Colorado Disqualifying Donald Trump In 2024 Might Be The Best For Republicans

In a groundbreaking decision on Tuesday, the Colorado Supreme Court ruled in a 4-3 decision that former President Donald Trump is disqualified from appearing on the Colorado Republican presidential primary ballot in 2024. The ruling is based on Section Three of the Fourteenth Amendment to the United States Constitution, which prohibits individuals engaged in insurrection from holding office.

The court’s decision is significant, marking the first time a court has barred a presidential candidate from the ballot under the 1868 provision of the Constitution. The ruling centers on Trump’s alleged involvement in the January 6, 2021, insurrection at the U.S. Capitol.

The majority opinion of the Colorado Supreme Court stated, “A majority of the court holds that President Trump is disqualified from holding the office of President under Section Three of the Fourteenth Amendment to the United States Constitution.” The court also emphasized that listing Trump as a candidate on the presidential primary ballot would be a wrongful act under the state’s Election Code.

The decision has broader implications for Trump’s potential run for the presidency, as similar cases are being considered in other states. If other states follow suit, Trump’s path to securing the Republican nomination and winning the general election could face significant obstacles.

Trump’s campaign spokesman, Steven Cheung, criticized the decision, calling it “completely flawed” and expressed confidence in appealing to the U.S. Supreme Court. The Colorado Supreme Court, recognizing the potential impact of its ruling, has stayed the decision until January 4, 2024, pending any further appellate proceedings.

Legal experts suggest that the U.S. Supreme Court may need to weigh in on the matter, given its national implications. Derek Muller, a law professor at the University of Notre Dame, remarked, “No candidate’s ever been kept off the ballot for engaging in an insurrection, much less a presidential candidate, much less a former president. So it’s just extraordinary.”

Republican Hail Mary

The court’s ruling is seen as a potential game-changer for Trump’s Republican rivals, including notable figures such as Florida Governor Ron DeSantis, former New Jersey Governor Chris Christie, former South Carolina Governor Nikki Haley, and entrepreneur Vivek Ramaswamy. If the decision stands and is extended to other states, one of these candidates could secure crucial delegates to the national Republican convention.

Ramaswamy pledged to withdraw from the Colorado GOP primary ballot until Trump is allowed to participate. Meanwhile, Christie voiced concerns about punishing Trump without a criminal trial.

The Colorado Supreme Court’s decision raises the stakes for the U.S. Supreme Court, presenting an opportunity for Republicans to navigate away from the Trump predicament. The prospect of a non-insurrectionist candidate winning the Republican nomination and challenging the presidency is now on the table.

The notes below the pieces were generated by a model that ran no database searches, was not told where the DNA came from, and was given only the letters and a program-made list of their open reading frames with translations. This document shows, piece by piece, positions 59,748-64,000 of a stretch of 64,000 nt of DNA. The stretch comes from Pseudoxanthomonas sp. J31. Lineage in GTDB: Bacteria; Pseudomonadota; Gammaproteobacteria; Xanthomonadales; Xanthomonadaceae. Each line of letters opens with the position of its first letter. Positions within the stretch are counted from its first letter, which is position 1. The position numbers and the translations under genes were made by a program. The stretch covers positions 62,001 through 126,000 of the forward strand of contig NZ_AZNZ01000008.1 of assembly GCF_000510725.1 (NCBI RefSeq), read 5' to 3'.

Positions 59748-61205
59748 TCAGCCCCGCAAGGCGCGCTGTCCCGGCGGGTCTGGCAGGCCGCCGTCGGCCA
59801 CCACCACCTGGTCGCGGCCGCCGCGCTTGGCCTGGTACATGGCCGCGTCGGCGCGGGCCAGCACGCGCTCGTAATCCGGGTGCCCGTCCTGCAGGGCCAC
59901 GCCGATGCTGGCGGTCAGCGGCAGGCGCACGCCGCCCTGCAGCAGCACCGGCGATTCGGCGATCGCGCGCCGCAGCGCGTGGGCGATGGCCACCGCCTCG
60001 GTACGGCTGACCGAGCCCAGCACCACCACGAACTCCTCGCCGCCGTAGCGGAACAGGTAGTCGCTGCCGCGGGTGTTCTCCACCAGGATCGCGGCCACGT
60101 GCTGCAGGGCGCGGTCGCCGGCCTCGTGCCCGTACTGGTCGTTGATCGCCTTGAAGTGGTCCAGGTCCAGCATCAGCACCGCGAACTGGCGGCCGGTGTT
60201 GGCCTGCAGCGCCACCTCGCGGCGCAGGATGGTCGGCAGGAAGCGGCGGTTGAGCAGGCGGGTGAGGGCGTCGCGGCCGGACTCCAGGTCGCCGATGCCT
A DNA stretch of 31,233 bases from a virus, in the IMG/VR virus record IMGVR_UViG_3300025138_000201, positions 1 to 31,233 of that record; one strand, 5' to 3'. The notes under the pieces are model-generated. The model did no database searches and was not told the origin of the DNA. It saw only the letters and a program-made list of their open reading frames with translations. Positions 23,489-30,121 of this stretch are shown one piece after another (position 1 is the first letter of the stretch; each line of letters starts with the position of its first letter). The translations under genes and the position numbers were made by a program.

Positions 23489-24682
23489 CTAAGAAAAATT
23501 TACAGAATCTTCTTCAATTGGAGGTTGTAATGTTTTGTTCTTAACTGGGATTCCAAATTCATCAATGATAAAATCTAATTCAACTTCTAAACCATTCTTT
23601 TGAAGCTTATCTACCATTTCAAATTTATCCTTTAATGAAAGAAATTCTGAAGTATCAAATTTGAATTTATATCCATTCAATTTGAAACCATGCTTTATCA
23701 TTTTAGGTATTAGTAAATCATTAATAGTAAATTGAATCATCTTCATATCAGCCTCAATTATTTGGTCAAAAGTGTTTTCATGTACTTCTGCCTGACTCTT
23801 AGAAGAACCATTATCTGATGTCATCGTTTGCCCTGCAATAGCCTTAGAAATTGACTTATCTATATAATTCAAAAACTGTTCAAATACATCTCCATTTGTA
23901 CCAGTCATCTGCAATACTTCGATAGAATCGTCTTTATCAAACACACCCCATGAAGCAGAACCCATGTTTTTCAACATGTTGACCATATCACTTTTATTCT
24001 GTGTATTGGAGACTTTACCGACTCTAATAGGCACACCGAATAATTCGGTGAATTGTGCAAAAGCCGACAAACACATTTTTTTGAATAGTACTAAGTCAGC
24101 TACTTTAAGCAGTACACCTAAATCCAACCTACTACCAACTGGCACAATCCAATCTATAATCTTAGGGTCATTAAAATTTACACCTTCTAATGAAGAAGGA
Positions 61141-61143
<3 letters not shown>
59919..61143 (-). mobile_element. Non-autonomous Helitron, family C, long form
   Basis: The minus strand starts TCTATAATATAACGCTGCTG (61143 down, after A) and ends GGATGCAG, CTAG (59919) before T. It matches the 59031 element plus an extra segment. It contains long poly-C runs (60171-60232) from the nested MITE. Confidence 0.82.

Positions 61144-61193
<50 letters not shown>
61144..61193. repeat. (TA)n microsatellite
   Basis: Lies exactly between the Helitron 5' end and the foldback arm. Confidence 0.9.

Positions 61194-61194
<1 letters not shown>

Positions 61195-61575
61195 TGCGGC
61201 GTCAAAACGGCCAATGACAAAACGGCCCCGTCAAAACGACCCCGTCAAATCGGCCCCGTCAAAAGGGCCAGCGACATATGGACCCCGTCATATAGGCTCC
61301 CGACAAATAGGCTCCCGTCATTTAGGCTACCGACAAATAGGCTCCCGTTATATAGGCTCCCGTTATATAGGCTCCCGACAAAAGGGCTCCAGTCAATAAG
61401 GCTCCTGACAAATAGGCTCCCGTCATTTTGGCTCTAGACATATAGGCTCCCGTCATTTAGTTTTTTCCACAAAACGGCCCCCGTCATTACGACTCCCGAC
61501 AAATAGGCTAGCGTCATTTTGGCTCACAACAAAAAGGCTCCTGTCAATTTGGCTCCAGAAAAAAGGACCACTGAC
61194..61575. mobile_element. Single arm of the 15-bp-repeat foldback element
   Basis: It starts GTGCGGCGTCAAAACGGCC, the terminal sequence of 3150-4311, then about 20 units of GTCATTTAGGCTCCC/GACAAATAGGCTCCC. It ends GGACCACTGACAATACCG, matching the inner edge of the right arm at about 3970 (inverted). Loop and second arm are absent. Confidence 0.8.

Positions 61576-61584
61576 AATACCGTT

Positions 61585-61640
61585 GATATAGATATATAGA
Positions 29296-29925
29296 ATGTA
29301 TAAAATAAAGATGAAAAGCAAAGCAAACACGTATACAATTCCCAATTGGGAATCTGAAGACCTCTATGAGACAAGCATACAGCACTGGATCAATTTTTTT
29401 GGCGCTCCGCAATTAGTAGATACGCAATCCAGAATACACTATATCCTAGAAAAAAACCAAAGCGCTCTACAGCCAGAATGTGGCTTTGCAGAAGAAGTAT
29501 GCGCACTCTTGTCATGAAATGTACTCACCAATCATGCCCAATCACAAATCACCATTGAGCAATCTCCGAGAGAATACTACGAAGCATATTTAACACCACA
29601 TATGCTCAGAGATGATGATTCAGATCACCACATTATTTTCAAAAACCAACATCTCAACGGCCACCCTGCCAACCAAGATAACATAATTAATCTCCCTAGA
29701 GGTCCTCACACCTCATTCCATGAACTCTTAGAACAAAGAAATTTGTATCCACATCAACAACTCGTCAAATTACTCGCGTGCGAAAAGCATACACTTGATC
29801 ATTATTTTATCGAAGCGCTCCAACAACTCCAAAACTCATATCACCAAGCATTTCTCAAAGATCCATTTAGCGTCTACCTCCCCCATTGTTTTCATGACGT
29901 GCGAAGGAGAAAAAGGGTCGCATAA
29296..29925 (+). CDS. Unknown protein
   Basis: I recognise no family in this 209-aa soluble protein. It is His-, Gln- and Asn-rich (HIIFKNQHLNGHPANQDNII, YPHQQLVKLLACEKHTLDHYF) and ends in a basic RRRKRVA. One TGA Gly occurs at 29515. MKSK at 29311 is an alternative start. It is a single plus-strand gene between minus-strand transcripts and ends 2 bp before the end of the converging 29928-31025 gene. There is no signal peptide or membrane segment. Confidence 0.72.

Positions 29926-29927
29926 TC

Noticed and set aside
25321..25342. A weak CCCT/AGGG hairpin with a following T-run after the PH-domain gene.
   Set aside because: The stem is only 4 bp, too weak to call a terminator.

The court’s decision is framed as a shift from what some describe as the potential authoritarian disaster, back to normal politics. It envisions a scenario where the Biden-Harris ticket faces more conventional opponents in the race, steering away from the specter of an ex-president openly yearning to be a dictator.

In essence, one can look at it that the court offers a form of emancipation from Trump to the Republican Party.

Polls suggest that, while Trump might struggle against Biden, almost any other Republican candidate would fare better against the current president. The court’s decision is seen as a favorable outcome for Republicans seeking victory in 2024, as it disqualifies what is perceived as their weakest general-election candidate from the primaries.

The question now is whether the GOP will consent to being rescued from the Trump-centric politics that have defined recent years. The immediate reactions from Trump’s Republican rivals suggest hesitancy, with concerns about pro-Trump voters accepting court actions against their candidate.

The present Supreme Court, attuned to conservative America, now faces a crucial moment. Whether they sense permission or a veto from Republicans will likely shape their response. In the coming days and hours, actions and statements from the GOP will play a significant role in determining the party’s path forward. The court’s decision may indeed be the last exit for Republicans seeking to reshape their political landscape before the primaries conclude.


Information for this briefing was found via The Washington Post, The Atlantic, and the sources mentioned. The author has no securities or affiliations related to this organization. Not a recommendation to buy or sell. Always do additional research and consult a professional before purchasing a security. The author holds no licenses.

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